The Kurk guide to managing stress

The Kurk guide to managing stress

Stress is part of everyday life, from minor challenges to major crises.

While you can't always control your circumstances, you can control how you respond to them. When stress becomes overwhelming, it impacts your health and wellbeing. That's why it's important to learn effective coping mechanisms that help to calm your mind and your body. The busy modern world is powerfully geared to provoking high levels of stress. So it's important to create a lifestyle that will help you deflect feelings of stress and deal with challenges in a healthy way. Certain habits can promote resilience to stress as well as increase overall wellness.

Eat a Balanced Diet

A poor diet can lead to greater reactivity toward stress. Emotional eating and reaching for high-fat, high-sugar foods can provide a temporary sense of relief that adds to your long-term stress. Refined carbs, like those found in many snacks, can cause a spike in blood sugar.

When your blood sugar crashes, you might experience more stress and anxiety. Consuming a healthy diet can help you combat stress in the long term. Foods high in protein and healthy fats such as eggs, avocados, and walnuts support mood regulation and energy balance.

Exercise Regularly

It’s a no-brainer, but worth the friendly reminder—if only to reiterate that maintaining a healthy lifestyle and keeping your body moving will really work wonders for improving your overall wellbeing and ability to manage those moments of stress. It can also be a way to shift that stressed energy into the pavement or into the tennis racket, which can really help clear your head and rationalise your feelings.

Limit your alcohol and coffee intake

Caffeine and alcohol—and in fact, any other stimulants—tend to exacerbate stress as they rouse the nervous system, making it work harder and faster. They can also trigger panic attacks. And while we use these psychoactive substances to help us relax (a glass of wine after work) or boost our mental energy (a cup of coffee before work), turning to these substances regularly as a coping strategy, in fact, turns out to be counterproductive and only makes dealing with stress much harder. Changing caffeine and alcohol habits can take time, but with support and determination, you will notice positive changes.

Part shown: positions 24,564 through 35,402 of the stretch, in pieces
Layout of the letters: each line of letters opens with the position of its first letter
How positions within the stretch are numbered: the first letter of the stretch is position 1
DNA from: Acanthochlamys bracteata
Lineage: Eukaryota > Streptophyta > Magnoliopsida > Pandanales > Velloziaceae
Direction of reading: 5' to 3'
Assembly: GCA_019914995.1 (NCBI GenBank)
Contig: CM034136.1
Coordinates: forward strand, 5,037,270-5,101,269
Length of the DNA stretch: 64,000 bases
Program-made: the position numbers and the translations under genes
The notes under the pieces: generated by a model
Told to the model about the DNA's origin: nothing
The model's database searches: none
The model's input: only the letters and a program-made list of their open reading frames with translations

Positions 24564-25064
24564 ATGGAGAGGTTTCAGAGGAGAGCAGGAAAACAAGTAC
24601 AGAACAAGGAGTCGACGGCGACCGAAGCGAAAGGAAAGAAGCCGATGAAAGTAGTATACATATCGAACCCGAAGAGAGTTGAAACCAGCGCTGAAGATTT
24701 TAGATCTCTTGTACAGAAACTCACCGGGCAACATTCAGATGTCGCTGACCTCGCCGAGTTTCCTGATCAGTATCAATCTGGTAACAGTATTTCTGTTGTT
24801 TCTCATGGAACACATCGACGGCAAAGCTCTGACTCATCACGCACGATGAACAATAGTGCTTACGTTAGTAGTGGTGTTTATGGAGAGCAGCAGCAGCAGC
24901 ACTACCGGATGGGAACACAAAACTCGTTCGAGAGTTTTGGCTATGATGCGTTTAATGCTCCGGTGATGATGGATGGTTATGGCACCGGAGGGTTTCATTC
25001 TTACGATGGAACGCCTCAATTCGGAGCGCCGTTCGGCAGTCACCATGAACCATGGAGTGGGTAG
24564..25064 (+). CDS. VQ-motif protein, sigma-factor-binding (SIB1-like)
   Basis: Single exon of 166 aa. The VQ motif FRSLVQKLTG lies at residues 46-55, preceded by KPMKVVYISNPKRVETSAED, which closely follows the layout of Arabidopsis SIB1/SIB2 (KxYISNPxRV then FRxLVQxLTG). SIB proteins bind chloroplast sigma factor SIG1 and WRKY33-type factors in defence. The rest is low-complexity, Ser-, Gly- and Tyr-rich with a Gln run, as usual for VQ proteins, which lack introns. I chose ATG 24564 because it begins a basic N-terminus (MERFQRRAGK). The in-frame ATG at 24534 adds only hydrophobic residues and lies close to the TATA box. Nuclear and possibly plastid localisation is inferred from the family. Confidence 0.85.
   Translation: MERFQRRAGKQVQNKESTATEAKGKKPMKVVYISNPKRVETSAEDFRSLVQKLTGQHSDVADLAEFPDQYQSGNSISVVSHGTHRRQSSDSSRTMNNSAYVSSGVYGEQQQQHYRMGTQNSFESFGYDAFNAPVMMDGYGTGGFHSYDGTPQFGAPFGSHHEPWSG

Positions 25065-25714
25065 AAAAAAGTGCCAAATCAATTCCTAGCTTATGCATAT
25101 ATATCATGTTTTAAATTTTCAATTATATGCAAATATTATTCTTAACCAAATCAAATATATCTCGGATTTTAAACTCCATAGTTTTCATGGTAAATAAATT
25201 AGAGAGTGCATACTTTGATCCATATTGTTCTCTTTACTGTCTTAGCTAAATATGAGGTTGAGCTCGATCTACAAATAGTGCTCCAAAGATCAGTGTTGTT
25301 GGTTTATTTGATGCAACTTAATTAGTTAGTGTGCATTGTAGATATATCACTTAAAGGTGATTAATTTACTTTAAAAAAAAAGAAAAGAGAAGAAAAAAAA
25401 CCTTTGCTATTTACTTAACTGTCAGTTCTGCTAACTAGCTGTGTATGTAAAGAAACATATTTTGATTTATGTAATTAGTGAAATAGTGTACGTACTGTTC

Get some R&R

Self-care and enough sleep are some of the best ways to get on top of stress before it becomes too crippling to manage. A fully packed schedule can make anyone feel stressed out, so it’s important to take some time out each day to do something for yourself. Make no excuses and schedule it into your day—that way you won’t feel guilty about not doing something else.

Relaxation techniques such as yoga, meditation, reading and practising simple breathing techniques can all help to reduce the symptoms of stress and anxiety.

Lack of sleep won’t help feelings of stress either—your ability to handle stressful situations and maintain a positive mood comes with sufficient rest. Experts recommend adults aim for at least 7–9 hours of sleep each night.

Identify your triggers and manage them

It could be work, family, or something else that triggers stress for you. Write in a journal when you’re feeling stressed or anxious and look for a pattern.

Identifying what causes stress is an important step towards managing it, as this helps you understand and confront what is going on and acknowledge the emotional response in relation to the situation.

Addressing them doesn’t mean you have to avoid them; accept the experience and talk to someone you trust about these triggers. This can help you handle them differently and learn new ways to respond effectively.

Finding the best stress relief strategies for you may take some experimenting.

What may work well for others, might not be as impactful for you. But it's important to keep looking for the tools that will help you manage life's inevitable ups and downs in a healthy way. Keeping stress at a manageable level is important for your overall health and wellbeing.